Composers Featured During Black History Month

 
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A native of Wichita, KS, André Thomas grew up with a mother who sang in church.  His early exposure to church music ignited his passion for choral and instrumental music.  While an undergraduate student at Friends University, he sang under composer/singer/television personality Jester Hairston who exposed him to spirituals and gave him an understanding about singing in dialect.  He currently serves as the Director of Choral Activities and Professor of Choral Education at Florida State University.

 
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Fela Sowande is considered “the Dean of Nigerian church music.”  A son of an Anglican priest, Sowande was trained in Western European music tradition while singing in the choir of the Cathedral Church of Christ in Lagos, Nigeria.  He was introduced to works in the Yoruba tradition, and while studying in London, became the leader of a jazz band, a theatre organist, and a duo-pianist with Fats Waller.  He came to the United States in the late 1960s to teach at Howard University and later at Kent State University.    

 
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Thomas Kerr was born in Baltimore and dreamed of attending the Peabody Conservatory of Music, but because Blacks were not allowed to enroll, he studied at Howard University for one year before transferring to the Eastman School of Music, where he earned degrees in piano performance and music theory.  He taught at Knoxville College and later at Howard University, while composing numerous pieces for organ, piano, voice, choir, and small ensembles.  He served as music director of Plymouth Congregational Church in Washington, DC, where he wrote his Suite Sebastienne for the dedication of their Rodgers organ.

 

 

Godwin Sadoh is a Nigerian organist, pianist, composer, ethnomusicologist, choral conductor, and prolific publishing scholar with over 100 publications including 12 books. Sadoh studied at the University of Pittsburgh, University of Nebraska-Lincoln, and Louisiana State University-Baton Rouge, where he earned the Doctor of Musical Arts degree and became the first African to earn this degree in organ performance from any institution in the world.  He has been on the faculties of several US colleges and now lives in Lagos, Nigeria.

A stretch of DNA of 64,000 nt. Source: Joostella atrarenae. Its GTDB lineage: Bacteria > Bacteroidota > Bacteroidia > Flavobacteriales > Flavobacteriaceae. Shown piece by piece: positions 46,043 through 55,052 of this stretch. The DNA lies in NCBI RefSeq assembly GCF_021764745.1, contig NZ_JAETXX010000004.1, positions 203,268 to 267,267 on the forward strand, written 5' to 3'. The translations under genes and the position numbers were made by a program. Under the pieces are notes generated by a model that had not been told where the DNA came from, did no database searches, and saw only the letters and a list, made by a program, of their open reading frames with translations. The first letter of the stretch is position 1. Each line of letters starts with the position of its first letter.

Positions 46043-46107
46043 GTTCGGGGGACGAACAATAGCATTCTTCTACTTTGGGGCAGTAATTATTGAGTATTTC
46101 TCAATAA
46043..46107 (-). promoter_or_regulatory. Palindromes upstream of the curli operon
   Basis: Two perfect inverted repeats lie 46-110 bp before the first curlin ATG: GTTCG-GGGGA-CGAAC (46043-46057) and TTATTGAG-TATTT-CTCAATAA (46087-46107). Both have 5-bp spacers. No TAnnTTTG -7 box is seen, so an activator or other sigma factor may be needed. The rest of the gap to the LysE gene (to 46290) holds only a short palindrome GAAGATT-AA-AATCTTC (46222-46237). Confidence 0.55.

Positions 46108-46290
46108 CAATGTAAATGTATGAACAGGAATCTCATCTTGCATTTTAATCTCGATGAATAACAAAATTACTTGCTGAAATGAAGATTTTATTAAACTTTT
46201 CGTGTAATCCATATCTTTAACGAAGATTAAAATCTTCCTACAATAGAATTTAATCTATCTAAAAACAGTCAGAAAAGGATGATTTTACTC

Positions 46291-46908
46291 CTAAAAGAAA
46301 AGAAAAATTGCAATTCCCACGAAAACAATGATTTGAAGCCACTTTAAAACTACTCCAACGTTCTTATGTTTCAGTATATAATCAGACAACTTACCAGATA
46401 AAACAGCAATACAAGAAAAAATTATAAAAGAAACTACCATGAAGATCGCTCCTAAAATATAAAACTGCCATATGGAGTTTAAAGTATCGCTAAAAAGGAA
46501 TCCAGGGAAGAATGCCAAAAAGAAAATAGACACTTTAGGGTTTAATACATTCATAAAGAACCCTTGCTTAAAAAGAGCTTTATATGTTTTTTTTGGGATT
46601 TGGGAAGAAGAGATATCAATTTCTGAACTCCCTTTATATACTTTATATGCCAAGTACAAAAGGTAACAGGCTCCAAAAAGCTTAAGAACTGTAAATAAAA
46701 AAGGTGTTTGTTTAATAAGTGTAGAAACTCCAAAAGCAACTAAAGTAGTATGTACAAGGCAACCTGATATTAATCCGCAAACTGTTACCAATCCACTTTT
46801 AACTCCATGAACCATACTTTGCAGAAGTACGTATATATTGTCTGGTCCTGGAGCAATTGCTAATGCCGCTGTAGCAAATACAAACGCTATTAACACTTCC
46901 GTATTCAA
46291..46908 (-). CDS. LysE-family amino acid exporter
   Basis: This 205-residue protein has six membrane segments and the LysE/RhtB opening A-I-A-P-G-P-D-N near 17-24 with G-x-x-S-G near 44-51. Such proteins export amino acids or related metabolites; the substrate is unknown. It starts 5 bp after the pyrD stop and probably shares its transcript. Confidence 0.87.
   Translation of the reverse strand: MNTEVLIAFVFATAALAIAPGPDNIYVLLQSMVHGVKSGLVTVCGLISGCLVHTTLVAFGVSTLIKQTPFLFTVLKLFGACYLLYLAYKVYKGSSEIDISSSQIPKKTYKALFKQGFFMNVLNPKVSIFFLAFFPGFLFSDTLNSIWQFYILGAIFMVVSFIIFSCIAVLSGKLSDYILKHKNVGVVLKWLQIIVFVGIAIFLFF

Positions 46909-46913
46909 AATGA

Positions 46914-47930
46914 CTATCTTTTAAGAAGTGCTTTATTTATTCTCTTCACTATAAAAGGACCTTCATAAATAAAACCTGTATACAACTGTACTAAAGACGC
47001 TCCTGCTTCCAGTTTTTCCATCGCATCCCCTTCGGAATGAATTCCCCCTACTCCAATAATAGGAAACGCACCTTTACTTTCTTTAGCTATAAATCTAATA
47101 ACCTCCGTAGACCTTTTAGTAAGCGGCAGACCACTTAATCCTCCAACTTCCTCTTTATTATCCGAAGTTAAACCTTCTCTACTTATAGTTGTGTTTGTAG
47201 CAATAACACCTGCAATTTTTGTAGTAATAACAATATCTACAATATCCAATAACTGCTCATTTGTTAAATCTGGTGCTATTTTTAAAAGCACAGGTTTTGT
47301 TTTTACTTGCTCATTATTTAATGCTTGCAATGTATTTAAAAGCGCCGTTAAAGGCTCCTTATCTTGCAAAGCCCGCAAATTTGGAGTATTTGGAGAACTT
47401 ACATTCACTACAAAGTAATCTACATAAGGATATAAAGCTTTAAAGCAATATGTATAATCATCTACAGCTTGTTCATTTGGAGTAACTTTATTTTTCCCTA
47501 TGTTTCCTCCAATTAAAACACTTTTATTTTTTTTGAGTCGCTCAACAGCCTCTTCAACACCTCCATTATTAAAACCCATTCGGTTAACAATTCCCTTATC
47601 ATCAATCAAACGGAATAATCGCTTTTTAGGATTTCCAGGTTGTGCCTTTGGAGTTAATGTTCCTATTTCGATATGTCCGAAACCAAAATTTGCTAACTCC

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Robert A. Harris received a B.S. and M.A. from Wayne State University in Detroit and his Ph.D. in theory and composition from Michigan State University. He has pursued post-doctoral studies in composition and conducting at the Eastman School of Music and the Aspen Music School in Aspen, Colorado. A recipient of numerous commissions, Harris’ choral works have received performances throughout the US, Europe, and South Africa. He has served on the of Wayne State University and served as Director of Choral Activities at Michigan State University, retiring as Professor of Conducting and Director of Choral Organizations at the School of Music at Northwestern University in Evanston, Illinois.

 
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Moses George Hogan  was best known for his settings of spirituals.   Hogan was a pianist, conductor, and arranger of international renown. His works are celebrated and performed by high school, college, church, community, and professional choirs today. His most famous work today is The Oxford Book of Spirituals created in 2002.



 
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Charlotte native, Jacqueline “Jacqui” Hairston, is an educator, composer, and performer.  She is known for being the cousin of actor/musician Jester Hairston, but Jacqui has made a name for herself for preserving spirituals, which she has arranged for notables such as Kathleen Battle.  Hairston has studied at the Juilliard School of Music, Howard University, and Columbia University.  Growing up at Charlotte’s Gethsemane AME Zion Church, Jacqui has served in many congregations both in Charlotte, in the San Francisco Bay Area, and in the Sacramento area.